In a previous post, I mentioned that the attack vector for the Capital One breach specifically targeted an EC2 feature.
In this post, I’ll give my educated guesses about how the attack actually worked.
[Note 1: if anyone happens to have any of the contents of the original gist then I’d love to get a look at it to confirm these guesses – until then I’m going to draw my conclusions from the text of the complaint]
[Note 2: after writing this I saw a Krebs post in which the author claims to have some insider information that backs up my guesses and confirms that the WAF was itself the attack vector – always nice when an educated guess turns out to be correct]
A bit of background: as I stated before, the first step in the attack was to obtain the credentials for an IAM role. I won’t go into a deep dive into IAM roles – the short version is that EC2 has the ability to associate a server (“instance” in AWS parlance) with a set of permissions. In order to actually use those permissions, a user or application needs to request a special URL via HTTP that can only be accessed from the instance itself – the HTTP response will include temporary AWS credentials that grant those permissions (see here for AWS’s documentation on the process).
Overall, this is a pretty good setup and far superior to embedding static credentials directly in your code base – I have personally seen two very high-impact incidents in which someone created an IAM user and accidentally committed the credentials to a public GH repo, which is exactly what this is meant to protect against. However, it does create an interesting threat vector that otherwise wouldn’t exist, which is an EC2-specific variant of a Server-Side Request Forgery (SSRF) attack.
Let me give a simplified example of the SSRF attack; let’s imagine you hobbled together a widget for your site that’s meant to slurp in external content and make it fit in with the theme of your site. An attacker, inspecting your site, spots a call to “/widgets/format-external-content.php?external-site=[some_https_string]”. Just for grins, the attacker tries manually pasting that content into a browser, but replaces [some_https_string] with the IAM metadata string from the AWS documentation. Your plugin, not knowing what to do with the JSON response, just spits it out more or less unchanged and just like that, your credentials have been captured.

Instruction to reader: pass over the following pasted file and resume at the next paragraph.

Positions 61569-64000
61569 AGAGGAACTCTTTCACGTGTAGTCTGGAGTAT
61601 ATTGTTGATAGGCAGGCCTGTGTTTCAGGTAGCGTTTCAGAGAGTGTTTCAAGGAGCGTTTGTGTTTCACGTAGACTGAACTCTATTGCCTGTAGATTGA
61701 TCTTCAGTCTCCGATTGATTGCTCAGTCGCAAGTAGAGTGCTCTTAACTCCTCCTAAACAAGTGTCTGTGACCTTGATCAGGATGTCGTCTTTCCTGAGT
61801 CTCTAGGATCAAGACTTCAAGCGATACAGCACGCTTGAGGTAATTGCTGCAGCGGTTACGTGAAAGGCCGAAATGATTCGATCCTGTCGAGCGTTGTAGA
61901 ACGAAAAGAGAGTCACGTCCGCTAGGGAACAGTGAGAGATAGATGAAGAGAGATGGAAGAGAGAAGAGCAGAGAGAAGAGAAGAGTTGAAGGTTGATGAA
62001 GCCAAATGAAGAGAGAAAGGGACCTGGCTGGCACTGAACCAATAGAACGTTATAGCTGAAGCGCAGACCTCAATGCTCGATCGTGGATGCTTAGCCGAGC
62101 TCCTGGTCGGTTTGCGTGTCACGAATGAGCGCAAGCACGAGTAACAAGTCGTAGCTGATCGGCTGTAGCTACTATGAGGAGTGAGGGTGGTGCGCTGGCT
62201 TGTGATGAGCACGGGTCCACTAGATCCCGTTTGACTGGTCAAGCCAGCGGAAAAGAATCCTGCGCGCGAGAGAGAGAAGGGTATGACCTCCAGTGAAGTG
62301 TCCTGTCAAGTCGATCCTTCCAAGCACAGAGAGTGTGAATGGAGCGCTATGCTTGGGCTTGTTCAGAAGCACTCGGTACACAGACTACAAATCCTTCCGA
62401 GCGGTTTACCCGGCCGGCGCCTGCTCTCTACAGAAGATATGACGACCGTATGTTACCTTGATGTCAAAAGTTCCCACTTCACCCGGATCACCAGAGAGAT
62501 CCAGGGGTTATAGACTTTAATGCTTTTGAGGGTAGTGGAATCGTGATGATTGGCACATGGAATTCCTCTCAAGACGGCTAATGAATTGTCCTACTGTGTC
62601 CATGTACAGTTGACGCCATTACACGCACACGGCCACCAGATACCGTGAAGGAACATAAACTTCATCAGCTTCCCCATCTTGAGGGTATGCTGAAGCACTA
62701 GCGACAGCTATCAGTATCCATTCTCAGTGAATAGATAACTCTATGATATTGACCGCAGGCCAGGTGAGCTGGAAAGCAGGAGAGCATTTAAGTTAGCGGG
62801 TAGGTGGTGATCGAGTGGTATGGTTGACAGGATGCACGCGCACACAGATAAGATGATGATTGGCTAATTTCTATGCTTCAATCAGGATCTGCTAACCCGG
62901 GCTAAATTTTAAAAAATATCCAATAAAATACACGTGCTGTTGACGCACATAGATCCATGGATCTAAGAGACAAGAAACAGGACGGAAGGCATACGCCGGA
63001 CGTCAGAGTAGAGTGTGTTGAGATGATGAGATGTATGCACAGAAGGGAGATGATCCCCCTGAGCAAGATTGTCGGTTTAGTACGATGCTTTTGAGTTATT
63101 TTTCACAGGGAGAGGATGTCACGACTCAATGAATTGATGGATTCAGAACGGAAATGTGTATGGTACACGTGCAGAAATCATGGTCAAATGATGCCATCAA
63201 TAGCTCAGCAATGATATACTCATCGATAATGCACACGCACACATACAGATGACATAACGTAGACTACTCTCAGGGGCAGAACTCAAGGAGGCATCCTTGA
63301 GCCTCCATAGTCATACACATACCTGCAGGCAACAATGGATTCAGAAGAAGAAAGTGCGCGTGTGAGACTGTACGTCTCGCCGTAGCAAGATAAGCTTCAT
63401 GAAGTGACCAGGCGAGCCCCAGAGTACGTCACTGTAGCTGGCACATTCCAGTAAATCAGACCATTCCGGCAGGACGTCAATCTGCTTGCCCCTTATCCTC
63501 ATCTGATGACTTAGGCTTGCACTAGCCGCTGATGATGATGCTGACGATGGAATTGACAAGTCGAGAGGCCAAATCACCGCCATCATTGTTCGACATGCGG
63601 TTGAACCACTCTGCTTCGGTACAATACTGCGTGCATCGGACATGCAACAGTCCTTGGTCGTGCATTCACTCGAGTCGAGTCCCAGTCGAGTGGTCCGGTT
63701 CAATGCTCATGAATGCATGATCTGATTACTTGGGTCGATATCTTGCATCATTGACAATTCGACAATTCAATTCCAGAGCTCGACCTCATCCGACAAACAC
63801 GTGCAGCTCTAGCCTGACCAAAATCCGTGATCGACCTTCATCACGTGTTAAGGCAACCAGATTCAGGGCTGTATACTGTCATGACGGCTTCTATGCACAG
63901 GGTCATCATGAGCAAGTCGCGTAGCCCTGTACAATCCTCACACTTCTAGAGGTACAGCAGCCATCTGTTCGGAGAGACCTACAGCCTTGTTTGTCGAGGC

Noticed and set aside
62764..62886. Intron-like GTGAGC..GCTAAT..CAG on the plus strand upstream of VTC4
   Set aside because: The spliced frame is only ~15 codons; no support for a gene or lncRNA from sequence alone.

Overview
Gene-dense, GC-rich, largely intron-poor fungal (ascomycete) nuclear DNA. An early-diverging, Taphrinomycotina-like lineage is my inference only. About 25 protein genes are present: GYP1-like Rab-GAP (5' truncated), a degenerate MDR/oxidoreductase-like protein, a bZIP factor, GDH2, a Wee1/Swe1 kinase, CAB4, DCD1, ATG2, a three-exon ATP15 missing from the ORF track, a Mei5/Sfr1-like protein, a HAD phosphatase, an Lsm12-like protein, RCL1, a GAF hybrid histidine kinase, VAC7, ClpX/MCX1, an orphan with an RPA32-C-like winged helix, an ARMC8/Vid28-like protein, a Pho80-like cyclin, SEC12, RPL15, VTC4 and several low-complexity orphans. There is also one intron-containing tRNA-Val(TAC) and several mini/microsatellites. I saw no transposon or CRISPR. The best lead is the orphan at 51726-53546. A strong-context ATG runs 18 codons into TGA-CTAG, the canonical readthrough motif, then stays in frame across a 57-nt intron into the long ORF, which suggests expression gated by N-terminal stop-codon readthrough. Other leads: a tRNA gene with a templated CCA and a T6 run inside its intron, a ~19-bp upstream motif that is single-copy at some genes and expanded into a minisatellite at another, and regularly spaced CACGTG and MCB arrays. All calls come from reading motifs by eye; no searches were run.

In page 6 of the complaint, the agent writes that the gist contained the IP address of a server and three commands, the first of which returned the credentials for “an account known as *****-WAF-Role” – a pretty strong indicator that the attack retrieved EC2 IAM credentials. Since we don’t have the original exploit, we don’t know exactly *how* it worked, but my money’s on some variation of the SSRF method described above.
Once the attacker had the credentials, it was pretty much game over; the credentials could be used to get a list of buckets and objects and then pick and choose which of those the attacker wanted.
This particular flavor of attack has been on my mind for years now and I’m surprised that it’s taken so long to surface. I’d also like to point out the irony here:
- This attack was made possible by engineers following an established best practice (use an associated IAM role for AWS credentials). Had they been using a non-recommended method like a config file, the application could not have been compromised this way.
- The name of the role ends in “WAF-Role”; combined with the fact that the attacker referenced an IP address, this indicates that the compromised server was a Web Application Firewall (WAF), or possibly that the creators of the application just made a single role called “WAF-Role” and applied it to everything. Given that a WAF’s job is to filter out malicious requests, it’s especially ironic that it was the attack vector.
In part 3 of this article, I’ll describe what Capital One could have done to prevent this, and how to protect against it happening to you. Stay tuned.